In 1965 the leader of the national-liberation movement of Karabakh B. Ulubabian left for Moscow. He and his adherents were sure that the Kremliun was being constantly disinformed about the real situation of events in the region, and reading the letter, would try to correct the mistake. But none of the Kremlin functionaries wished to meet with Ulubabian to discuss the matters. The Centre turned a deaf ear to the claims of the Karabakh Armenians, though “the letter of the thirteen” had obtained 45.000 signatures in the region, including Azerbaijani ones.

In the same period the “Party of National Unity”, which sought for independence in Armenia, but was also deeply concerned with the problems of Nakhichevan and Karabakh, was established in Armenia.

On 24 April 1965 the 50th anniversary of the genocide of the Armenians in Turkey, there was a demonstration in Yerevan, accompanied by spontaneous cries of “our land”, referring both the Armenian regions in Turkey and to those in Azerbaijan. The people demanded to declare April 24 a day of national grief officially. Moscow chose to satisfy this demand and gave its consent to eract a monument commemorating the memory of 1,5 million Armenian victims.

On August 8, 1966 the Central Committee of the USSR Communist Party adopted a resolution that charged the Armenian and Azerbaijani leaders with discussing the issue of reattachment of Karabakh to Armenia jointly, and introduce the suggestions concerning the problem to the Central Committee for the final solution of the problem. This resolution appeared to open up hopeful prospects for the just satisfaction of all manner of formerly ignored claims, cultural, territorial and even secessionist, but the steps taken by the First Secretary of the Central Committee of the Communist Party of Armenia Yervand Kochinian turned to be slow (though he supported the Armenian claims), while the Azerbaijani leaders (Akhundov, Alikhanov, Iskenderov) flooded Moscow with protests against the reattachment, trying to prove personally that the only “place” for Karabakh was the Republic of Azerbaijan, even threatening the Centre with an Azerbaijani revolt, the result of which would be the enmity of the whole of the Muslim world with the USSR.

The Autonomous Region of Karabakh, as well as the Armenians of the whole world lost that decisive battle. Reprisals followed the position in Karabakh steadily worsened. Arrests, deportations, illegal imprisonment, murders were committed with impunity and official threats. The prominent communist leader Aram Babaian was forced to resign, unable to bear unjustice his heart gave in.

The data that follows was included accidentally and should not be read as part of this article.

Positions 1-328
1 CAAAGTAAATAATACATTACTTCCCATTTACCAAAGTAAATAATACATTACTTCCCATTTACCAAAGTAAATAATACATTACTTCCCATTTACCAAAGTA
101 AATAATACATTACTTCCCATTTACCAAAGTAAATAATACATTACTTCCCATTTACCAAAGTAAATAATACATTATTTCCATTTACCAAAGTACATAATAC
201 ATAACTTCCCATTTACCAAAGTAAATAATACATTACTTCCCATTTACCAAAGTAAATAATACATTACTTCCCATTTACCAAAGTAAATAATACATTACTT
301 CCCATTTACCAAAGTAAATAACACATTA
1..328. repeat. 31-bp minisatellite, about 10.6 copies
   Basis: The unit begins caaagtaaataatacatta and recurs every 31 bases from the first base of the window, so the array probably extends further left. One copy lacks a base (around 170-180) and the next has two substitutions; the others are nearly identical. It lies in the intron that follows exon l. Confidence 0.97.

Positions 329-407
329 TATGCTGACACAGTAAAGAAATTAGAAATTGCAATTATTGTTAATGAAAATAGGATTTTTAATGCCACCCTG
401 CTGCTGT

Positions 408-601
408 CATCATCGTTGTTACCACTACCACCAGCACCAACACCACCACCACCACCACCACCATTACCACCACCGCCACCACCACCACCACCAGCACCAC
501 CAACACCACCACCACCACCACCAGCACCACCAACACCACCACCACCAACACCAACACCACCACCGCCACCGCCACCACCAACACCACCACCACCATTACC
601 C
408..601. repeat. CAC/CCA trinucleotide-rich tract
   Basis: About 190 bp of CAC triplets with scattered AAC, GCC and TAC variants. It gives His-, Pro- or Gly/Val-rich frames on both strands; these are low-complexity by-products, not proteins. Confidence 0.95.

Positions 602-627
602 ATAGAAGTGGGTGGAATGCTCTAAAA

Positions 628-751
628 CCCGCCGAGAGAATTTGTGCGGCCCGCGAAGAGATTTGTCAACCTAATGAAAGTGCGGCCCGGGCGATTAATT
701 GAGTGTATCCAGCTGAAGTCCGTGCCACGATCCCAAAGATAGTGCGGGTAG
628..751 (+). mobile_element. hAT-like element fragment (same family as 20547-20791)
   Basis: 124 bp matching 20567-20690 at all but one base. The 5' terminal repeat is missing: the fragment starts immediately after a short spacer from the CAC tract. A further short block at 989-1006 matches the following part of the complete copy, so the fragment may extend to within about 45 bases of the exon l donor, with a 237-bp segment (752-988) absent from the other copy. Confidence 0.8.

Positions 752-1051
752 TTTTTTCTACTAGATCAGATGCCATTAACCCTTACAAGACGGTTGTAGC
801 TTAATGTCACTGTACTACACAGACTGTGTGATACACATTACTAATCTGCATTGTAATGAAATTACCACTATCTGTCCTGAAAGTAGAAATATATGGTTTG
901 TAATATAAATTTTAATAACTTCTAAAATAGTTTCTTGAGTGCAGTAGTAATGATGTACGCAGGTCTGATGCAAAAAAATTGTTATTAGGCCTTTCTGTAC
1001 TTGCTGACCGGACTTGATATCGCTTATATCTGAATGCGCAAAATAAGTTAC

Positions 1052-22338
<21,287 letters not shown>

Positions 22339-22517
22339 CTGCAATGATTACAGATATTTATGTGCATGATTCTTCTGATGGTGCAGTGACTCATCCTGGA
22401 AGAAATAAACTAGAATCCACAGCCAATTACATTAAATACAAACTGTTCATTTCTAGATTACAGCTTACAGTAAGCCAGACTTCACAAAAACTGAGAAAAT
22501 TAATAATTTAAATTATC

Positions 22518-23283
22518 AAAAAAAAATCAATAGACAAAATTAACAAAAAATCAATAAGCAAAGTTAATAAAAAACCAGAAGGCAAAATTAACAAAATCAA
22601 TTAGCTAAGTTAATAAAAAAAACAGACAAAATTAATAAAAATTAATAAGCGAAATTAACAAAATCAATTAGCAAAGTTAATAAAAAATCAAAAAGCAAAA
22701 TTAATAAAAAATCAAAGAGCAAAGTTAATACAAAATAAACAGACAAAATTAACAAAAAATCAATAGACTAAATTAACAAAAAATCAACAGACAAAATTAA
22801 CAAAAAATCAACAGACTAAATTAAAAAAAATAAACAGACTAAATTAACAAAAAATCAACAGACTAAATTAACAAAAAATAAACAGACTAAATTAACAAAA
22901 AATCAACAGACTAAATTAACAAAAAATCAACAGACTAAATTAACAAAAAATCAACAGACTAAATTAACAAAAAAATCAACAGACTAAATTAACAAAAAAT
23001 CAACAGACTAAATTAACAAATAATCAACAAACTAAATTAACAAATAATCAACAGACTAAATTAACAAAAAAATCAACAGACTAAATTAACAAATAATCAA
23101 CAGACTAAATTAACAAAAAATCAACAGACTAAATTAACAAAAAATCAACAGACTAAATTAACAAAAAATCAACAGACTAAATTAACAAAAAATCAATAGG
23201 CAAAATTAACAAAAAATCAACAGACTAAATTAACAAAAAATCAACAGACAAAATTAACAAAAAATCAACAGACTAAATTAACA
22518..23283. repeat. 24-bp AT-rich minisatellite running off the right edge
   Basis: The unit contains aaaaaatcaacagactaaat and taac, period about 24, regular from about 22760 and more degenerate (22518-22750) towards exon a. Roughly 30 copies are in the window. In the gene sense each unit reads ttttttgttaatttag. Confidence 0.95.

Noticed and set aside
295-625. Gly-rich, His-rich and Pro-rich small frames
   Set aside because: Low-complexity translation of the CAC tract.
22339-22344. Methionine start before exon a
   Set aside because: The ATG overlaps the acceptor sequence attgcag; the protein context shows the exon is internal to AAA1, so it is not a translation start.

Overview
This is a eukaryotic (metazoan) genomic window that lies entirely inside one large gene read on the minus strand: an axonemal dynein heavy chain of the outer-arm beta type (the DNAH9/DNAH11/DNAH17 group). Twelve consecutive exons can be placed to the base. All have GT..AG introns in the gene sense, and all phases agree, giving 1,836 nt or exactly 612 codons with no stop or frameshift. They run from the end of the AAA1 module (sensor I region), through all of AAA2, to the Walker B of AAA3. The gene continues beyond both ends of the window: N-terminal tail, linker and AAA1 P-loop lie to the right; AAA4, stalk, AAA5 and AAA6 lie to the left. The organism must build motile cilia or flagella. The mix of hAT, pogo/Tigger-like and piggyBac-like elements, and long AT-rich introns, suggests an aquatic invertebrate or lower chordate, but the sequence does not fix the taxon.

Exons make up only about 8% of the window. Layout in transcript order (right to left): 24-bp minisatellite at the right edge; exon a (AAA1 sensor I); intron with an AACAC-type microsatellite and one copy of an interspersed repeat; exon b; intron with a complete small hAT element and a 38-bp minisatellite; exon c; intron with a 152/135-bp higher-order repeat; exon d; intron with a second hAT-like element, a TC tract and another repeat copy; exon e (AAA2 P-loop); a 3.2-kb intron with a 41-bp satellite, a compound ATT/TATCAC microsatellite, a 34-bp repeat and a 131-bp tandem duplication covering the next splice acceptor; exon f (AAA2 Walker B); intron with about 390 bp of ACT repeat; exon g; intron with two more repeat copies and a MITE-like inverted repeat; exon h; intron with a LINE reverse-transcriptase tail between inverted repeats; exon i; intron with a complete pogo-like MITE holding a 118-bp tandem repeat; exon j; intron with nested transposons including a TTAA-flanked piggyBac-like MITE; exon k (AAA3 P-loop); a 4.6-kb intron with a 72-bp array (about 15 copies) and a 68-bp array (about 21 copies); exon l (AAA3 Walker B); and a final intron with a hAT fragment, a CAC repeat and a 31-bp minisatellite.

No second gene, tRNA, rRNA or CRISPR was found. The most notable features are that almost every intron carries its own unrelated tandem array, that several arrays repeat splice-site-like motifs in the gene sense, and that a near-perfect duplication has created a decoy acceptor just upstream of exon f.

Though in their letters and petitions the Armenian and Karabakh Armenian leaders complained about oppressive measures taken by the Azerbaijani authorities and explained the socio-economic and national-cultural advantages of an annexation of Nagorny Karabakh to Armenia (with explicit reference to the will of the population of Nagorny Karabakh to decide their political fate themselves), on the whole they failed to convince the Kremlin that the just solution of the Karabakh problem was more important than the absurd project of attaching Iranian Azarbaijan proper to the false Republic of Azerbaijan, thus carving up Iran and providing Turkey with an access to Central Asia. In January 1966 the poet Balash Azeroghli, who had fled Iran, in a speech, made at the Azerbaijani Writers’ Union’s Congress, declared;

“I am looking forward to the day when I can accept you in Tabriz already attached to the Soviet Azerbaijan”.

A storm of applause followed the declaration. The Byelorussian representative added;

“We know very well what it means to live under capitalism. I am sure that you’ll succeed in liberating the Southern Azerbaijan, and our next meeting will be in Tabriz”.30

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